The Total Money Makeover: Classic Edition: A Proven Plan for Financial Fitness
Ask for a Prospectus
She asked her “friend” for a prospectus. A prospectus spells out all of the details and risks of the financial product. Fortunately, the Securities and Exchange Commission (SEC) requires that all institutions prepare a prospectus of all securities offered for sale. When Brenda received the prospectus, she was shocked to discover it was 100 pages long! It took a few weeks of reading to get through all 100 pages. Some of the concepts were so confusing that Brenda had to re-read several pages to make sure she understood the details. Three of the details caused Brenda to question whether this financial product was right for her.
Think and Grow Rich: The Original, an Official Publication of The Napoleon Hill Foundation
Red Flag #1
One “red flag” was the annual fee charged by the company backing the financial product. In order to receive the “guaranteed income stream,” annual fees of 3% would be deducted from Brenda’s investment. Three percent doesn’t sound like much, but when you add it up over a 30 year period of time, it becomes significant!
Investing For Beginners (Introduction to Investing)
Red Flag #2
The 2nd “red flag” for Brenda was that there was no guarantee regarding the amount of income she would receive every month. According to the prospectus, the amount depended on the underlying investments, which were mutual funds. If the mutual funds didn’t perform well over a period of time, then Brenda’s investment would not perform well either. In other words, if Brenda invested $10,000 of her retirement account into the financial product, 3% in annual fees would be deducted off the top every year. Over a 20 year period of time, the annual fees would amount to $6,000! Naturally, we hope the stock market would return more than the 3% per year, but there is no guarantee! A huge concern was that after investing the money and waiting for 10 years, there was no guaranteed minimum amount Brenda would receive. In other words, after investing $10,000 of her hard-earned money, and annual fees of 3% being deducted, and possible lackluster returns of the underlying mutual funds, it’s entirely possible that Brenda would receive a very small return on her investment, or no return at all! Brenda decided to take her chances and keep the money in her retirement account and invest it herself. If the investments she chooses don’t do well, then it’s her fault, and she can live with that. But if she had turned over a huge chunk of her retirement money to a company, and after waiting 10 long years, only received paltry returns, she would have felt like an old fool.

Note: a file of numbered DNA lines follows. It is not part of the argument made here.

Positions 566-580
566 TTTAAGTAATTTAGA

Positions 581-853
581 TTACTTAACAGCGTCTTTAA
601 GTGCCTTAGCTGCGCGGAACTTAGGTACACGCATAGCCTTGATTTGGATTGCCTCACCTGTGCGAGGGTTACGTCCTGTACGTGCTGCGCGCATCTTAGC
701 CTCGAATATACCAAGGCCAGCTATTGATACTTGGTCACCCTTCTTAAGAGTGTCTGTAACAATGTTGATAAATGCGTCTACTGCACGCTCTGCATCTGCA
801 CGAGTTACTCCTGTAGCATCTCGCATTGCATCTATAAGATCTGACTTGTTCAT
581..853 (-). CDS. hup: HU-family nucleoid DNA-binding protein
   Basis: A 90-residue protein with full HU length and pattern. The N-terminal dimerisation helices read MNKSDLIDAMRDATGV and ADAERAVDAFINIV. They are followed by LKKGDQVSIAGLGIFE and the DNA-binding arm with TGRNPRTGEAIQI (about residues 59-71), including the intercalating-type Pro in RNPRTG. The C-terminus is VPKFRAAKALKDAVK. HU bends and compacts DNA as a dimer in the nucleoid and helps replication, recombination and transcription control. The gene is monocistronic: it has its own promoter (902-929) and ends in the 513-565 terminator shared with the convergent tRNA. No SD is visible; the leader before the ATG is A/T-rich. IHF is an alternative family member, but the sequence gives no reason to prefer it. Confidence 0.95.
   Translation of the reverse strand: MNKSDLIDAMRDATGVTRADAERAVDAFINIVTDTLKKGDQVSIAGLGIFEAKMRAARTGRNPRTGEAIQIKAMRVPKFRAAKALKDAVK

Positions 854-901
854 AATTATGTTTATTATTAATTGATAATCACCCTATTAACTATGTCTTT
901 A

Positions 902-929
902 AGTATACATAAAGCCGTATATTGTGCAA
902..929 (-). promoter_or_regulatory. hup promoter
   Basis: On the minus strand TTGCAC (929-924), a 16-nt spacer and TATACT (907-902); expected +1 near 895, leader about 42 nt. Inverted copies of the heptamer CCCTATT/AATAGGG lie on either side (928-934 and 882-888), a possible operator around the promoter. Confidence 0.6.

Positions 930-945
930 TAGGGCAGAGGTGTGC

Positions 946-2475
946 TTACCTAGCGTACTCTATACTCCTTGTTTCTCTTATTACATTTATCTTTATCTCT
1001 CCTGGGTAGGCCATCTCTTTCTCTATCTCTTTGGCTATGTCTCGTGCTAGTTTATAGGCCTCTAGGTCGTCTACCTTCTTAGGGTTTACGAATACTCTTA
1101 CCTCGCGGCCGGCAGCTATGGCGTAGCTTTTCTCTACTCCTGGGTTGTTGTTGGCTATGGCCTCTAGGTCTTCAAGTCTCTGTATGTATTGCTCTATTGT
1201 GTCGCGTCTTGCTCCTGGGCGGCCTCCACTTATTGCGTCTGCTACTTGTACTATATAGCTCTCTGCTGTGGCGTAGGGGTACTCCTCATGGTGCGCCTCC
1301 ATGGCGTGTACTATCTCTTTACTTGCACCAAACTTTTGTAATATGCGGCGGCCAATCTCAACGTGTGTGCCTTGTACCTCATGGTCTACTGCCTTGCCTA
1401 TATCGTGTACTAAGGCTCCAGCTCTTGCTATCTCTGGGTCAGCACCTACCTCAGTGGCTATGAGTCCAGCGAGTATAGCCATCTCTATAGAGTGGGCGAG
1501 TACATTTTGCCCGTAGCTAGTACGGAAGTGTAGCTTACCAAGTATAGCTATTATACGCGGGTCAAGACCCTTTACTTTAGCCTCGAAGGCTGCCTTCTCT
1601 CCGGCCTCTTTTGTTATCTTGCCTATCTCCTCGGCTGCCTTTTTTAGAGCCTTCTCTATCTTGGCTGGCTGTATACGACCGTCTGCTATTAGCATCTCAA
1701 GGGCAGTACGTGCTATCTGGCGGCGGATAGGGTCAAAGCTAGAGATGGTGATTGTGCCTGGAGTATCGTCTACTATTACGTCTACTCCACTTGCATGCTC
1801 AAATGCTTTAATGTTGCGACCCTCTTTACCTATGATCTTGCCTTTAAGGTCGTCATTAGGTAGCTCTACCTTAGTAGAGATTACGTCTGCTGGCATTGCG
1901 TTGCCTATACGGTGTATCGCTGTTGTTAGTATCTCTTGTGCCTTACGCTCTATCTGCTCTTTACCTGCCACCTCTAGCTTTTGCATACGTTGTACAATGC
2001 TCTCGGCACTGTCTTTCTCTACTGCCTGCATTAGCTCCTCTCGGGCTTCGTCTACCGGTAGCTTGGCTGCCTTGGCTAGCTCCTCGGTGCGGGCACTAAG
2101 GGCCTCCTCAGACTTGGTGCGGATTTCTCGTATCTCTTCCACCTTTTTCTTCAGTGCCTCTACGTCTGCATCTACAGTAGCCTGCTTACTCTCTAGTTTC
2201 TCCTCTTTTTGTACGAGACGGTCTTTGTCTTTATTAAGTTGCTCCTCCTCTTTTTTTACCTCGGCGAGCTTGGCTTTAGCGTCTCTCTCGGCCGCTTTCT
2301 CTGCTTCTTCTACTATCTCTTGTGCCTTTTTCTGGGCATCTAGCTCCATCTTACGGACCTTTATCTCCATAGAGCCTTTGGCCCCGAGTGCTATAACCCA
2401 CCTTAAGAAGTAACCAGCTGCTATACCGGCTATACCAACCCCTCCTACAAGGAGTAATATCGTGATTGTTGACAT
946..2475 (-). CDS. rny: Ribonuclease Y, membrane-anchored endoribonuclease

The Intelligent Investor: The Definitive Book on Value Investing. A Book of Practical Counsel (Revised Edition) (Collins Business Essentials)
Red Flag #3
The 3rd “red flag” was the 100 page prospectus. It was probably the most complex document Brenda had ever read. Brenda wondered why the company didn’t try to simplify the concepts presented in the prospectus. Was the subject matter really that complex, or was the company trying to confuse the consumer?
- If it sounds too good to be true, it probably is.
- Go with your gut. If your gut instinct tells you something is fishy, something doesn’t feel right, then go with your gut.
- Do your due diligence, in other words, do your research. Google makes it extremely easy to find information on any subject.
- The bottom line is — if you don’t understand a financial product, then don’t buy it!
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